Greg Harris at Stuff writes:
With Christmas just around the corner many kiwis will be purchasing online to take advantage of the strong New Zealand dollar and the lack of queues.
The rise in online shopping is putting considerable pressure on retailers’ slim margins. Various retail groups continue to lobby for GST and duty to be payable on all privately imported goods regardless of their value.
Customs imposes duties and collects GST on goods imported into New Zealand. If the GST and duty to be collected by Customs is less than $60 the charges are waived. Generally this means the maximum value of goods that can be imported tax free is $400.
The threshold was introduced as a practical solution to address the cost of collecting small amounts of GST and duty where it was outweighed by the revenue raised.
This is a key point. Customs would lose money if it tried to impose GST and/or duty on smaller purchases. They’d need a huge bureaucracy to cope.
The New Zealand Retailers Association believes that this “tax break” for online shoppers detracts from the retailers’ ability to compete in the market.
When I shop online, I prefer a NZ retailer as the delivery is much faster. I only go to Amazon (for exampe) if it is not on Fishpond.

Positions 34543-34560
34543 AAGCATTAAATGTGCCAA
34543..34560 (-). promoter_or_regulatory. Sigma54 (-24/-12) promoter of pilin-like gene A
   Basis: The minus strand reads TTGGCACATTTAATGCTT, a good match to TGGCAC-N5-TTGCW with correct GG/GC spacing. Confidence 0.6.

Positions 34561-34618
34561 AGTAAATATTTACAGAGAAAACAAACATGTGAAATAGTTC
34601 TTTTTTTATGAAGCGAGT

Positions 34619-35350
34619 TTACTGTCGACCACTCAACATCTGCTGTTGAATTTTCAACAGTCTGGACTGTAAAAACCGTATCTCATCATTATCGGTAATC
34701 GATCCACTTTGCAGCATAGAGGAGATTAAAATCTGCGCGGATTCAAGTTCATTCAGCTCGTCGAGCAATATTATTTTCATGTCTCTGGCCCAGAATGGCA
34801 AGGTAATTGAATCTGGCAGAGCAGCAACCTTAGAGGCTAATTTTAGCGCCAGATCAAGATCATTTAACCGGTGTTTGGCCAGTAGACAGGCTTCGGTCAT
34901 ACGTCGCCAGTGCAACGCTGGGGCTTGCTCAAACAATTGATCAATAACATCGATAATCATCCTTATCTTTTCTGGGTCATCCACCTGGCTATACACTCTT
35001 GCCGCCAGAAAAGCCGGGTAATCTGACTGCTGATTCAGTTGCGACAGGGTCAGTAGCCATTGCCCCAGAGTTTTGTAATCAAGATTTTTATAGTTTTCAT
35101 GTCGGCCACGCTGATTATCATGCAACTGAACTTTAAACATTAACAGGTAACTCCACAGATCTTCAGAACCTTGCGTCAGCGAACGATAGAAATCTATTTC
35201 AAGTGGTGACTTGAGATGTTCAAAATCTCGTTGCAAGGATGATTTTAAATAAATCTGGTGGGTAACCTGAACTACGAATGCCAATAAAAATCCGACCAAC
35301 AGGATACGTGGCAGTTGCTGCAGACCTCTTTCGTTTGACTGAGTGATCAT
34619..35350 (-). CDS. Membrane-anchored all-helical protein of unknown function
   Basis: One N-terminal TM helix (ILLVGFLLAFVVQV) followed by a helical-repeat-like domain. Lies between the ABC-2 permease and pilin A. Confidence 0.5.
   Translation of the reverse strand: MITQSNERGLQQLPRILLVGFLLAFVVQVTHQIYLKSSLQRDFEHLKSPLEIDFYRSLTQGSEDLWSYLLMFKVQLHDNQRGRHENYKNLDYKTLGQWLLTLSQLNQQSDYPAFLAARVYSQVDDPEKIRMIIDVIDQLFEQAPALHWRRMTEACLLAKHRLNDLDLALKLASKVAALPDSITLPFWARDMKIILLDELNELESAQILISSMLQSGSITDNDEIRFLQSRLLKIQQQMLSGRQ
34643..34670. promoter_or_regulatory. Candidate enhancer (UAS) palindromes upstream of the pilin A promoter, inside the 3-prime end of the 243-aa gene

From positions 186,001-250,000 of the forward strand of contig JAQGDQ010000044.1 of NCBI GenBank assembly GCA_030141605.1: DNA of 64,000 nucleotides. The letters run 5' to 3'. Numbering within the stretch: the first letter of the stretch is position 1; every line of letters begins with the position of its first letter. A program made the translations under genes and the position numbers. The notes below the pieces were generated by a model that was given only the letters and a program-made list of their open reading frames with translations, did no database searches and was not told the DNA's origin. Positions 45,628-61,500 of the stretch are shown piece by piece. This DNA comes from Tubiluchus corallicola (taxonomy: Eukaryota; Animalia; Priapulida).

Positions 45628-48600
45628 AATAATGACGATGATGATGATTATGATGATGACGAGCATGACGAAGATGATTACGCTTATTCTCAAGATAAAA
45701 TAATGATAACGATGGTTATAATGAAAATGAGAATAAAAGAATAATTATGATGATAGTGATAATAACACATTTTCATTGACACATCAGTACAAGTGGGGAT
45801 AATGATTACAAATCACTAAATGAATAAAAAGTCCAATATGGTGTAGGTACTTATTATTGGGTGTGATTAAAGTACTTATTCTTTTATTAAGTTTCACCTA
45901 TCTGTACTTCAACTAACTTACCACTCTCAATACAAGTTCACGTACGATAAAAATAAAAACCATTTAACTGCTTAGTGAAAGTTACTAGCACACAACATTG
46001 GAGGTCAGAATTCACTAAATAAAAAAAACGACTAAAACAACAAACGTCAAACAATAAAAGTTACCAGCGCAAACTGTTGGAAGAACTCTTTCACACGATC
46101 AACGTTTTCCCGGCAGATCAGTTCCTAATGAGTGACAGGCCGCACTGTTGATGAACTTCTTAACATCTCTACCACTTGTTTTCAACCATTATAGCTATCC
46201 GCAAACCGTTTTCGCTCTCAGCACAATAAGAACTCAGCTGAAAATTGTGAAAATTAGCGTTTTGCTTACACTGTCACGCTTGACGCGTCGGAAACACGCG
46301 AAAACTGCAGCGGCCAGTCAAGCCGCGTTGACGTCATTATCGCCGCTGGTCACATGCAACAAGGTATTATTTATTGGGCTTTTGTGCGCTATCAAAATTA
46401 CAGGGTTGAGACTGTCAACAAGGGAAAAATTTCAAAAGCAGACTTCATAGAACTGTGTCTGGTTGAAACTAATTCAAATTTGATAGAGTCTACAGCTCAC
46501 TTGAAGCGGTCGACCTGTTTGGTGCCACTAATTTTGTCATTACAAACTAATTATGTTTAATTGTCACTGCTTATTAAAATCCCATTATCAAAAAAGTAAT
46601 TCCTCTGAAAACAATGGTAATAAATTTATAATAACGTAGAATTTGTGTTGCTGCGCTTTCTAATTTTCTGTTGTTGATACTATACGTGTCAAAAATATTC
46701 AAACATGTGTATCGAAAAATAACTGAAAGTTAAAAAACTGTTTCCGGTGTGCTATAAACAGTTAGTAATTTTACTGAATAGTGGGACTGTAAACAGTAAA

With the effects of the economic financial crisis lingering, consumers are looking for bargains. Retailer loyalty does not rate highly amongst many consumers. It is not unusual for consumers to physically shop in New Zealand to find the desired item before purchasing online GST free.
I’d be interested to see any hard data on this. It sounds unusual to me. People may look at something in the shops and then buy it online – but that may be from a NZ website.
Regardless, even though it is an issue for some NZ retailers, asking the Government to lose money collecting GST on small purchases is just not a sensible strategy.Tags: GST